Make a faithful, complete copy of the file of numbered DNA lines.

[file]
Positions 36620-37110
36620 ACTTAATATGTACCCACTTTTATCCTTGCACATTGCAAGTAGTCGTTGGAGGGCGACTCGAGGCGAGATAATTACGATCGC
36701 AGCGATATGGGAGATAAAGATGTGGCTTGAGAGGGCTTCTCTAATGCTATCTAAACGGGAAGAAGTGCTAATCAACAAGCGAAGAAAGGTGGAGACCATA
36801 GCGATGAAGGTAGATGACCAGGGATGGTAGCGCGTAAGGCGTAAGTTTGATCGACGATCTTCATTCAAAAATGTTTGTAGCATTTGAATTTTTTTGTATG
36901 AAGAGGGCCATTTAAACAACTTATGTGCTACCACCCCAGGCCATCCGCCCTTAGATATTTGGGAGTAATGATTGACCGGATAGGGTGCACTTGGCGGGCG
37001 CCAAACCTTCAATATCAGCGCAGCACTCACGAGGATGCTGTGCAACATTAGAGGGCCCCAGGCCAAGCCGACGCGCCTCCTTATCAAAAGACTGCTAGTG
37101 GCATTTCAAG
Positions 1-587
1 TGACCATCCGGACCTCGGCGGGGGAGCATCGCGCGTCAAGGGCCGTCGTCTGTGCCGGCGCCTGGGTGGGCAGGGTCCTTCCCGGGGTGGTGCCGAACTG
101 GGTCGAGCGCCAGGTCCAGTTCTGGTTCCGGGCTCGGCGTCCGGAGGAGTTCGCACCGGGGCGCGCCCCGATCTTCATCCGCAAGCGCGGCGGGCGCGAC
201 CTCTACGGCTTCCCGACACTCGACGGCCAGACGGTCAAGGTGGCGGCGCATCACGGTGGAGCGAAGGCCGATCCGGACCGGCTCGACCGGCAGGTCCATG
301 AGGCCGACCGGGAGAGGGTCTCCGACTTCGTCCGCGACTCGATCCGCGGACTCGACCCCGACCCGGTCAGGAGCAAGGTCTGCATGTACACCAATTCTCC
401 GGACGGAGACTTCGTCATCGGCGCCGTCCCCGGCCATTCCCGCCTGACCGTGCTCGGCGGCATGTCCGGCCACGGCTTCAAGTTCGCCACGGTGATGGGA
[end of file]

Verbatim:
Positions 36620-37110
36620 ACTTAATATGTACCCACTTTTATCCTTGCACATTGCAAGTAGTCGTTGGAGGGCGACTCGAGGCGAGATAATTACGATCGC
36701 AGCGATATGGGAGATAAAGATGTGGCTTGAGAGGGCTTCTCTAATGCTATCTAAACGGGAAGAAGTGCTAATCAACAAGCGAAGAAAGGTGGAGACCATA
36801 GCGATGAAGGTAGATGACCAGGGATGGTAGCGCGTAAGGCGTAAGTTTGATCGACGATCTTCATTCAAAAATGTTTGTAGCATTTGAATTTTTTTGTATG
36901 AAGAGGGCCATTTAAACAACTTATGTGCTACCACCCCAGGCCATCCGCCCTTAGATATTTGGGAGTAATGATTGACCGGATAGGGTGCACTTGGCGGGCG
37001 CCAAACCTTCAATATCAGCGCAGCACTCACGAGGATGCTGTGCAACATTAGAGGGCCCCAGGCCAAGCCGACGCGCCTCCTTATCAAAAGACTGCTAGTG
37101 GCATTTCAAG
Positions 1-587
1 TGACCATCCGGACCTCGGCGGGGGAGCATCGCGCGTCAAGGGCCGTCGTCTGTGCCGGCGCCTGGGTGGGCAGGGTCCTTCCCGGGGTGGTGCCGAACTG
101 GGTCGAGCGCCAGGTCCAGTTCTGGTTCCGGGCTCGGCGTCCGGAGGAGTTCGCACCGGGGCGCGCCCCGATCTTCATCCGCAAGCGCGGCGGGCGCGAC
201 CTCTACGGCTTCCCGACACTCGACGGCCAGACGGTCAAGGTGGCGGCGCATCACGGTGGAGCGAAGGCCGATCCGGACCGGCTCGACCGGCAGGTCCATG
301 AGGCCGACCGGGAGAGGGTCTCCGACTTCGTCCGCGACTCGATCCGCGGACTCGACCCCGACCCGGTCAGGAGCAAGGTCTGCATGTACACCAATTCTCC
401 GGACGGAGACTTCGTCATCGGCGCCGTCCCCGGCCATTCCCGCCTGACCGTGCTCGGCGGCATGTCCGGCCACGGCTTCAAGTTCGCCACGGTGATGGGA